I don't typically think of this passage during Thanksgiving, but when I read it this morning, I saw myself and my tendencies and was convicted.
And it came to pass, as he went to Jerusalem that he passed through the midst of Samaria and Galilee. And as he entered into a certain village, there met him ten men that were lepers, which stood afar off: And they lifted up their voices, and said, Jesus, Master, have mercy on us. And when he saw them, he said unto them, Go show yourselves unto the priests. And it came to pass, that, as they went, they were cleansed. And one of them, when he saw that he was healed, turned back, and with a loud voice glorified God, And fell down on his face at this feet, giving him thanks: and he was a Samaritan. And Jesus answering said, Were there not ten cleansed? but where are the nine? There are not found that returned to give glory to God, save this stranger. And he said unto him, Arise, go thy way: thy faith hath made thee whole.
I see a lot of similarities between these lepers and myself.
- The lepers had a problem. They were physically ill and desired relief. I have all kinds of "problems," be it sin issues, emotional issues, struggles in attitude, etc.
- The lepers cried out to God for help. "Have mercy on us." Often I pray that God would help in a certain situation, maybe even relieve some stress somewhere or make something "go smoothly."
- God answered the lepers' prayer. So many times God has answered what I've asked of Him. Even my selfish prayers wanting relief from some pressure somewhere.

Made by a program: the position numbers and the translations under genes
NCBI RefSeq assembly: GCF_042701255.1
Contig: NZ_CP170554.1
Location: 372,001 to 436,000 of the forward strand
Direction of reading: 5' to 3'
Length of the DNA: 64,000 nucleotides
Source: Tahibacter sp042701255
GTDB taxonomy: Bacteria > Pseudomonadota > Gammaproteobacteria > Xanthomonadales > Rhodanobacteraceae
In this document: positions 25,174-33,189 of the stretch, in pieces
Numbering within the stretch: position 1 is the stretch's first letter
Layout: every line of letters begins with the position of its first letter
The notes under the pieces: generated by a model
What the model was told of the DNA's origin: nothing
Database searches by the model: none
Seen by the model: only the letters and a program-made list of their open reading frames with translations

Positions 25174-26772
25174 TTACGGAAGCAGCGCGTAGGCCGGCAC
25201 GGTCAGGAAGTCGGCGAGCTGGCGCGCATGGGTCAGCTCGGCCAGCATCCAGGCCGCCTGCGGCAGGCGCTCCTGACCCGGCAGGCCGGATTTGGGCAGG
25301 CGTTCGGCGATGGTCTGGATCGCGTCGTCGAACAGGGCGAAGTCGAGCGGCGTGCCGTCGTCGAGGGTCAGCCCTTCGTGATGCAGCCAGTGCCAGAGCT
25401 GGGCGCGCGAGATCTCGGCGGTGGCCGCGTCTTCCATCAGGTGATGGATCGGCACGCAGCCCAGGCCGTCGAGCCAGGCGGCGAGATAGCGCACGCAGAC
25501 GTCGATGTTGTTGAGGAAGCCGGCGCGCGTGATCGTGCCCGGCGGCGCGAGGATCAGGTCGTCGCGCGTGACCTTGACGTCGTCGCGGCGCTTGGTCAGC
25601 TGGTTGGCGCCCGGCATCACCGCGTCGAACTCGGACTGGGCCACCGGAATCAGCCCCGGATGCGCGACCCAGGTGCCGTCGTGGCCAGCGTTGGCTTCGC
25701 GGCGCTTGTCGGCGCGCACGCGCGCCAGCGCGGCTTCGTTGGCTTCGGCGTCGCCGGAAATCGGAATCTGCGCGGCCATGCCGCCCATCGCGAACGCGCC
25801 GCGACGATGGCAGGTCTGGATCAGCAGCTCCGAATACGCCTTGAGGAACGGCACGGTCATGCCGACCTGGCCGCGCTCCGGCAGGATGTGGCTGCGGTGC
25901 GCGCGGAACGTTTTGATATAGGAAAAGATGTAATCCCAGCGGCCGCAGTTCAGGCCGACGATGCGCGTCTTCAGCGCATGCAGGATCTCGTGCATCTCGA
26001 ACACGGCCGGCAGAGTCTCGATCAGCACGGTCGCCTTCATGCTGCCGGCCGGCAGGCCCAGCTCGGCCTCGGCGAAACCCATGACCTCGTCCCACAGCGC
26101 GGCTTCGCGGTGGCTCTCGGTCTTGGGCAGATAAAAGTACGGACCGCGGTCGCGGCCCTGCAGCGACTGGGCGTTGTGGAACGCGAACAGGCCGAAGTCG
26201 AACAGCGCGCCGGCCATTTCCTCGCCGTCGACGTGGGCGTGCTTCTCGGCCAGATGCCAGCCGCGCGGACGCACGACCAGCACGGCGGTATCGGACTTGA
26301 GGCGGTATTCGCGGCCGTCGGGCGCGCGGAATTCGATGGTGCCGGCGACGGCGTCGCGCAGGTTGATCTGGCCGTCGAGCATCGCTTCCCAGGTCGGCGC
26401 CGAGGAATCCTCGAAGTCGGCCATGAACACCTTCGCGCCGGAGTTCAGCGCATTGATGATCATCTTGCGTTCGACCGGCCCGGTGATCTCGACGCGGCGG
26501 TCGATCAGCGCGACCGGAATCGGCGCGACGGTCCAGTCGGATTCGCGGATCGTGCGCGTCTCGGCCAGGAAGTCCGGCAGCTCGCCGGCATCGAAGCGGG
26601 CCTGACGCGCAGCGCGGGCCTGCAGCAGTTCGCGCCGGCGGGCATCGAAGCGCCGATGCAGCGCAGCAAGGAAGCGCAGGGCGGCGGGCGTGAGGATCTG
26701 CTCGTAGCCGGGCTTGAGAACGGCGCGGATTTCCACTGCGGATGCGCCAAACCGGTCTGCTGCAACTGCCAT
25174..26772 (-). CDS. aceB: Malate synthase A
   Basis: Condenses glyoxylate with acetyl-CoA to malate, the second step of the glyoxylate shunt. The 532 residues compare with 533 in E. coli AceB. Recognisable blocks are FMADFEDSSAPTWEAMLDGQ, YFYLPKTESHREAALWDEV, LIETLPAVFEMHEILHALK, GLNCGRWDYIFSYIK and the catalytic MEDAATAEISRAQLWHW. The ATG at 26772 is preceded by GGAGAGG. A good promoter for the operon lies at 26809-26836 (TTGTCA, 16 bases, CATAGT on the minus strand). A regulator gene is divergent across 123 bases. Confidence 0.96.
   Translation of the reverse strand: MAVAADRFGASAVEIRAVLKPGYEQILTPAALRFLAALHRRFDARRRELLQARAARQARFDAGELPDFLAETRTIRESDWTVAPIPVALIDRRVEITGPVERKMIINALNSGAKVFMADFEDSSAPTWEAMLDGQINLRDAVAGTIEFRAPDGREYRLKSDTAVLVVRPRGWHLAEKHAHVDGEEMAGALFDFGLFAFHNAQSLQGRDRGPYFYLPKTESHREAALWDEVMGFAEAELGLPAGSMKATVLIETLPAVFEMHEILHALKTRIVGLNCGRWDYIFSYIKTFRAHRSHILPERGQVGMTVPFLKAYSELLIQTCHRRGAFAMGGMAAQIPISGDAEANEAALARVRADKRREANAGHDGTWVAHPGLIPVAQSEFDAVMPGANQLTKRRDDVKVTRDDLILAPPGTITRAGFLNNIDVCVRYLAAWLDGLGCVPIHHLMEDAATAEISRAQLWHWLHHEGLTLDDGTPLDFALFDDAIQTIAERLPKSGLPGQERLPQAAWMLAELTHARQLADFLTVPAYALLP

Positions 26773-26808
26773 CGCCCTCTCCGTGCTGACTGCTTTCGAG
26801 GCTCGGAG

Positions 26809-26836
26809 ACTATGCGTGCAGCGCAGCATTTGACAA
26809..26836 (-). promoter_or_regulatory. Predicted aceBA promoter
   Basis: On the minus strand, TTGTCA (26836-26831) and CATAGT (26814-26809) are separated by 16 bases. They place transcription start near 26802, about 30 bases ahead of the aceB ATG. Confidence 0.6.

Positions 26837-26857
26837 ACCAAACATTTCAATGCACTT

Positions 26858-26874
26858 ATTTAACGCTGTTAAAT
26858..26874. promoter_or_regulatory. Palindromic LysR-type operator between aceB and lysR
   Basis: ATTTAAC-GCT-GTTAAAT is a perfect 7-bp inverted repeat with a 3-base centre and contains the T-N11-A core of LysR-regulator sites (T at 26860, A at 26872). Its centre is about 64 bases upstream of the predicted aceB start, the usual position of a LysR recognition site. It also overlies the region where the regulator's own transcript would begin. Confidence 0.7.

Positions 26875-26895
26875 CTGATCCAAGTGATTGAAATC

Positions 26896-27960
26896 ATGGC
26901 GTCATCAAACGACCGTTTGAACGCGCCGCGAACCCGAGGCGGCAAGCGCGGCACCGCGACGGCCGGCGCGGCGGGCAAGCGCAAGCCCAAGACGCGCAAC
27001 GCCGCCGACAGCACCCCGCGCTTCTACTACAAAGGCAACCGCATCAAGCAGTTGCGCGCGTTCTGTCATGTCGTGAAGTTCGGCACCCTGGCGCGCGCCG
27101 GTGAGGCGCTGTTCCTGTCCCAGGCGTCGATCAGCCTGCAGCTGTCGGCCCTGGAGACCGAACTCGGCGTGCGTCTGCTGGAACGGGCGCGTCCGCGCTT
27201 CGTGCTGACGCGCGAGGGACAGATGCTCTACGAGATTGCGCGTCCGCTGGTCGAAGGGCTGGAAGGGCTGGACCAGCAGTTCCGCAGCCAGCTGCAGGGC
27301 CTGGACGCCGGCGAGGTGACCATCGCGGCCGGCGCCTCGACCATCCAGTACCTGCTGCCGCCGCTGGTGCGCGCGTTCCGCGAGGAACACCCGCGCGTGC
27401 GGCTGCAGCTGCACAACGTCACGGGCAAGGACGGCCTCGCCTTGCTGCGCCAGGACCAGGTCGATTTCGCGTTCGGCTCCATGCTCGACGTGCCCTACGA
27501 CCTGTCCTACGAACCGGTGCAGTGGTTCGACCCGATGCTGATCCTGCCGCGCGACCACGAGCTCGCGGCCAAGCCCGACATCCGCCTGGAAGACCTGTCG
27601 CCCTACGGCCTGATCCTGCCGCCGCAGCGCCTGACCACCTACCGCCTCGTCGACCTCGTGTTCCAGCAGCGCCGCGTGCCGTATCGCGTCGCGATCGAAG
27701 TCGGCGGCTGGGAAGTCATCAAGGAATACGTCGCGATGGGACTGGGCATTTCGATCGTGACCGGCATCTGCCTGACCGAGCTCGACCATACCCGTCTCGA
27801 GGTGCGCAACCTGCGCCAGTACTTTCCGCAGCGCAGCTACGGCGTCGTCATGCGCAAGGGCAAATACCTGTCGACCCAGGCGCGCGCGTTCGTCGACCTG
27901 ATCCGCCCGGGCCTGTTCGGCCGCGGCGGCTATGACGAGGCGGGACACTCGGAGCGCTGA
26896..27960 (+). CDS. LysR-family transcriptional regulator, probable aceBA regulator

Here's where it gets really convicting. Nine of those lepers held out their hands, got what they wanted, and never gave Christ a second thought. Who knows where they went from the priests. Back to their friends? Back to their families? Back to their jobs? Back to the way they had lived before their affliction? Back to their unthankful thinking. When living unthankful is such an ingrained habit, it doesn't take much to fall back into that rut and into that way of life.
Not all ten lepers neglected to give thanks, however. One came back. One. This one's remembrance of thanksgiving made such an impression on Christ and this book's penman, Luke, that its account was included for us all to read for hundreds and hundreds of years to this day. It was put in there for a reason. This leper asked, received, and came back to give thanks and to glorify. This was a Samaritan whose life was given back by a Jew. This leper now cleansed was in a state of utmost humility, indebtedness, and gratitude. We are sinners now cleansed by the almighty God. Is "falling down on our faces" and "glorifying" and "giving of thanks" our life habit? Does God know us, that when He gives us what we ask, we are sure to glorify and thank Him for it?
This is a passage of thanksgiving with which we all can identify and grasp. Everyday we ask, we receive, we are showered with blessings. We are given beautiful, redeemed lives by One who loves us and has given everything for us. Be the one out of ten. Go back and give thanks.